1

-

3

3 (75)

1/4 (25)

Total, n = 158

111/158

(70)

28/158 (18)

19/158 (12)

47/158

(30)

45/158

(30)

Despite being in the winter season, a viral etiology or co-etiology was initially considered in only 30% of the patients with suspected sepsis. In 30% the initial focus of the infection was believed to be some other than the respiratory tract, mainly “Sepsis with unknown focus”. Eight patients had double viral findings. Six were found together with influenza A virus and were counted as influenza A virus. Two were found together with human metapneumovirus and were counted as human metapneumovirus

According to the patient records, there was an initial clinical suspicion of a respiratory viral infection as part of the clinical picture in only 30% of the cases, even though the study occurred well into the known influenza season. In the emergency department, only 36% of all study patients positive for influenza A virus were initially suspected to have “influenza” or “virosis”. During the time in hospital, another 18%, altogether 54%, were clinically suspected to have influenza and were tested by routine analysis. Out of 33 patients positive for either human metapneumovirus or respiratory syncytial virus, only 35% were clinically tested on suspicion of a viral infection. Yet, in the patient records, respiratory symptoms were documented in as many as 87 of 96 (90%) patients positive for influenza A virus and in all 33 positive for human metapneumovirus or respiratory syncytial virus. Only in 9 of 96 patients with fever testing positive for influenza A virus, there was no documentation of respiratory tract symptoms. Findings of rhinovirus, enteroviruses, coronavirus or human bocavirus were less often linked to respiratory disease, and more often found in patients with infections outside the respiratory tract, or with no infection at all (Table 3).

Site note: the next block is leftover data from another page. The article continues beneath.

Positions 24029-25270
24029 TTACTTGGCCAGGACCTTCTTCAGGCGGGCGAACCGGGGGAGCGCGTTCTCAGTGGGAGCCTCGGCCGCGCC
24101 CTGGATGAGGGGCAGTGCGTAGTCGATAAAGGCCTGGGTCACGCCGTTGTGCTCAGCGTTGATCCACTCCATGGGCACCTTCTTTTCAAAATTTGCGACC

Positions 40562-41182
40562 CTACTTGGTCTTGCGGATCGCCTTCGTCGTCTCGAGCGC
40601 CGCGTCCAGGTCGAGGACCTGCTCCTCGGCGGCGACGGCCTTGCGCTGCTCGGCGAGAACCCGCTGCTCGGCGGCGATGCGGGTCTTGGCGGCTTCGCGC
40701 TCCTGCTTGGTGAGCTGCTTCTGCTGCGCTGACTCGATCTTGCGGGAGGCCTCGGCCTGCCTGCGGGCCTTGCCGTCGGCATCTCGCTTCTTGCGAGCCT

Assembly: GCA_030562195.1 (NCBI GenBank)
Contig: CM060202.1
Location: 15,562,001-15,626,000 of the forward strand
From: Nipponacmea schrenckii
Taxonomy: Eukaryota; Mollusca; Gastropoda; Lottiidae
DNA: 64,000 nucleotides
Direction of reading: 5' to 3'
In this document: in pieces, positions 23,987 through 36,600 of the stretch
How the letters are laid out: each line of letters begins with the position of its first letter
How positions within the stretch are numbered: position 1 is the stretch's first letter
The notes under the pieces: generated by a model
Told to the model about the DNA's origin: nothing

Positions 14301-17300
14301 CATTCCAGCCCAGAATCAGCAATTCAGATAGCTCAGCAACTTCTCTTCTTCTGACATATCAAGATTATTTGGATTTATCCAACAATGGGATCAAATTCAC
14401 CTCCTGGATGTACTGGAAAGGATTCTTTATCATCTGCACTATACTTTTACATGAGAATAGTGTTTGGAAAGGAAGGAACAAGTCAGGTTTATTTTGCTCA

Out of 158 patients positive for any viral agent, 17 fulfilled at least one of the Swedish criteria for severe sepsis or septic shock. Fourteen of those were in the group with a new pulmonary infiltrate.

Bacterial findings of M. pneumoniae (n = 5),S. pneumoniae (n = 19) and H. influenzae (n = 18) correlated to pneumonia in 39 of 41 (95%) cases. One patient positive for H. influenzae had a co-infection with M. pneumoniae, suffered from severe sepsis, and died after one day in the ICU. Another positive for M. pneumoniae was co-infected with Neisseria meningitidis and had a clinically mild course. Findings of M. catarrhalis, S. aureus (no MRSA), Enterobacteriaceae spp., beta-hemolytic streptococci groups A, C, or G, or other bacteria, were less often associated with pneumonia.